Because Italy seems to be so dominated by the Catholic church, you might not automatically think that there would be a ton of nude beaches in Italy. But even though the Catholic homebase is in the country, and even though the vast majority of Italians self-identify as Catholics, they are also Europeans – and Europeans tend to have much more progressive views about sex and nudity than Americans do. So, while there may not be as many famous nude beaches in Italy as there are in other Mediterranean or European countries, there are definitely some.
In fact, there’s an association in Italy for naturists (which is what nudists seem to prefer to be called), and at least a couple of years ago the statistics were that more than 600,000 Italians were naturists. Prior to 2006, however, going nude on the beaches of Italy wasn’t technically legal. Sure, people did it, and they rarely faced any problems, but officials could have theoretically cracked down on it at any time.
It’s worth noting here that going totally naked on the beach is still considered different than just women going topless. Going topless is almost de rigeur on the beaches of Europe, and there isn’t a separate beach for topless sunbathers as there are often separate nude beaches. On most beaches in Italy, women can (and do) go topless, mixed in amongst women who keep both halves of their suits on. If you’re wondering whether going topless is okay, either ask someone or just pay attention to what other people are doing.
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But unlike just taking off a bikini top, going completely naked isn’t necessarily the norm in Italy. It was made legal in 2006, when legislation was passed saying that beaches which were traditionally mostly for naturists could post signs declaring that they’re nude beaches. There are now plenty of designated nude beaches in Italy that you can choose from, most of which are marked at the entrance to let unsuspecting beach-goers know that they’re going to be entering a clothing-optional zone.
Some of the better-known nude beaches in Italy are:
- Bassona Beach, Emilia-Romagna – This beach is Italy’s largest nude beach at 1km long, and is one part of the 3km-long Lido di Dante south of Ravenna. Nudism has been practiced here for ages, and has been legal (at least according to local officials) since 2002. free admission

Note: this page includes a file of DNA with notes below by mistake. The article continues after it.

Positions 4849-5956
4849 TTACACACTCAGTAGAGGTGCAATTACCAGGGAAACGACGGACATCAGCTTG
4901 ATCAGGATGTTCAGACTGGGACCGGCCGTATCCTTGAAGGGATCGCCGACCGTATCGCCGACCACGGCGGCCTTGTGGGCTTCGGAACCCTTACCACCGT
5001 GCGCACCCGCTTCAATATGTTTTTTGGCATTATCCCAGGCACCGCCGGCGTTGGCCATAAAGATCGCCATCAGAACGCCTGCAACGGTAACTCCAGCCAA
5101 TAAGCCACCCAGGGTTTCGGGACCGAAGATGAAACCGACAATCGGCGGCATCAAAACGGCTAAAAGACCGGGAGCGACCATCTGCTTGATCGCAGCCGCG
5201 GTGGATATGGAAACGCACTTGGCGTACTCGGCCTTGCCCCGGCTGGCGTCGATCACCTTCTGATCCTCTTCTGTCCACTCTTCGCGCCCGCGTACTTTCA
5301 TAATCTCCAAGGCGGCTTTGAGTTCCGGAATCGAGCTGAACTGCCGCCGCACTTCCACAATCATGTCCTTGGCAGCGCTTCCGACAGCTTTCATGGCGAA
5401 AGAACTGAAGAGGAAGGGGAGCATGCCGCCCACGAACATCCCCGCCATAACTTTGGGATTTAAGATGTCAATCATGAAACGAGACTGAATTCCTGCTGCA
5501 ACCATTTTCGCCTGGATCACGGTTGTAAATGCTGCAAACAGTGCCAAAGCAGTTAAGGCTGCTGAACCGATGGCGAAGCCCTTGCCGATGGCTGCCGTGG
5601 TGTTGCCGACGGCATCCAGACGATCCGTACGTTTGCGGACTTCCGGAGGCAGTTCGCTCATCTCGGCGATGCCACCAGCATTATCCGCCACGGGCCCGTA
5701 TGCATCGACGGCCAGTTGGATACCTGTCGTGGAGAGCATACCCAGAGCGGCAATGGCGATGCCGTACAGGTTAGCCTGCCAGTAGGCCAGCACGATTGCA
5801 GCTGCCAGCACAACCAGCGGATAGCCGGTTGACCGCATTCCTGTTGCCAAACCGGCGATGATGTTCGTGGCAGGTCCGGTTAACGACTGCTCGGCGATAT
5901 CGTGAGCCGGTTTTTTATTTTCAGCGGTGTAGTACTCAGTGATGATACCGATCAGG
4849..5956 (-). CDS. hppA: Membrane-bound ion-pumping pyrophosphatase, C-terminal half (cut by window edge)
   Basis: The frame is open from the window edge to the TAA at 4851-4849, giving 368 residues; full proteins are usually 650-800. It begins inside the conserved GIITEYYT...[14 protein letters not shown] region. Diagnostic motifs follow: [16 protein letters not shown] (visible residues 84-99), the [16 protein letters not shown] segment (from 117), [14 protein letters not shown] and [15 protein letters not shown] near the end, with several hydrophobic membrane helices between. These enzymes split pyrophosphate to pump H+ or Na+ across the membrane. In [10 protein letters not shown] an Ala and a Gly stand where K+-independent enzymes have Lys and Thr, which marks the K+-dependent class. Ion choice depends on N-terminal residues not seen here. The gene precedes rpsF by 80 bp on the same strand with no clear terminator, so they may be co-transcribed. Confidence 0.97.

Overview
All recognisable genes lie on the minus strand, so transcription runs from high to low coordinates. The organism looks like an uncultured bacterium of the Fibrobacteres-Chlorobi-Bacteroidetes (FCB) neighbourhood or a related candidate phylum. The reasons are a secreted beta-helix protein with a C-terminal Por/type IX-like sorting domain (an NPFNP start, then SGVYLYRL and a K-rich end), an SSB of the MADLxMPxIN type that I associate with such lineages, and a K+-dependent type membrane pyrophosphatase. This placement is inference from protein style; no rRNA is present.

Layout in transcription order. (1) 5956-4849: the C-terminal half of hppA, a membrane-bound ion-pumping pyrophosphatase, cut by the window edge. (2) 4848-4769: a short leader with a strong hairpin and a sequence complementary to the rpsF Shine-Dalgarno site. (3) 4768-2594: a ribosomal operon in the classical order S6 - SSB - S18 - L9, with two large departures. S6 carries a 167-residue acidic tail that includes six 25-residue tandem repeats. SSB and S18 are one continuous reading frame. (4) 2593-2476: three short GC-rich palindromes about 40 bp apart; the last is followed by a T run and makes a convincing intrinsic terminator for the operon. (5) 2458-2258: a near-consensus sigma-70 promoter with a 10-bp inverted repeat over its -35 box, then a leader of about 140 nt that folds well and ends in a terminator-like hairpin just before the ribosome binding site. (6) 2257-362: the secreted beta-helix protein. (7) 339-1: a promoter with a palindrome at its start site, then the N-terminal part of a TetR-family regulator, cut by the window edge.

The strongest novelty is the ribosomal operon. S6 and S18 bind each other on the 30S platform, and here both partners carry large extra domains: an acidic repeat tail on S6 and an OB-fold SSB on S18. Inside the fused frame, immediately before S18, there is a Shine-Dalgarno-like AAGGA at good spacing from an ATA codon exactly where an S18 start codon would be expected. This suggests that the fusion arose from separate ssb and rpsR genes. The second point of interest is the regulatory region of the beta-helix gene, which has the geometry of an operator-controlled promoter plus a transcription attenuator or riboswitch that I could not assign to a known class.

- Capocotta Beach, Lazio – This beach isn’t far from Rome, and there’s a dedicated nude beach section that’s about 250 meters long. The whole beach is part of an official nature reserve, and nudists have been baring everything on this beach for more than 30 years. It wasn’t until 2000 that local officials set aside the special section for naturists, however. free admission, chairs & umbrellas available, showers, bar/restaurant, public toilets
- Guvano Beach, Liguria – This nude beach is between the Cinque Terre towns of Corniglia and Vernazza, so it’s popular with the backpackers and budget travelers who flock to this little part of Italy. It’s easy to reach from the Corniglia train station, but it’s very small & the path to reach it is fairly steep. drinking water, no toilet, admission fee of about €5
- Lido di Venezia, Veneto – This stretch of beautiful sand sits on an island not far from Venice’s romantic canals. free admission
- Portonovo, Le Marche – One section of the beach in the town of Portonovo is designated as a nude beach. It’s a secluded part that’s hidden behind a 19th-century brick tower. free admission
- Bibbona Beach, Tuscany – The south side of the Marina di Bibbona in Livorno is a dedicated naturist beach, which you’ll find if you just get to the beach and start walking south. free admission
- Aquarilli Beach, Island of Elba (Tuscany) – There aren’t really designated nudist beaches on Elba, but because there are lots of hidden coves you can sometimes find places where it’s very private and so possible to go nude. Most of these hidden spots are accessible only by boat, and are on the southern part of the island. free admission
- Costa Verde Beach, Sardinia – While the beaches of the Costa Verde aren’t technically designated as nude beaches, when they’re not crowded you can probably get away with it. It’s a long sandy beach, so if you do find a few people lying on the beach wearing bathing suits, just keep walking until you’re out of sight. free admission
- Costa dei Barbari, Friuli-Venezia Giulia – This beach near Trieste has had a designated nude beach for years. It’s actually near the towns of Sistiana & Duino, just outside Trieste. free admission (look for Trieste hotels and Trieste hostels nearby)
If you’ve been to any of these beaches, or if I’ve missed a noteworthy one that should be on this list, please let me know by leaving a comment below or sending me a note!
You can learn more about Italy’s nude beaches on the website of the Italian Naturist Federation.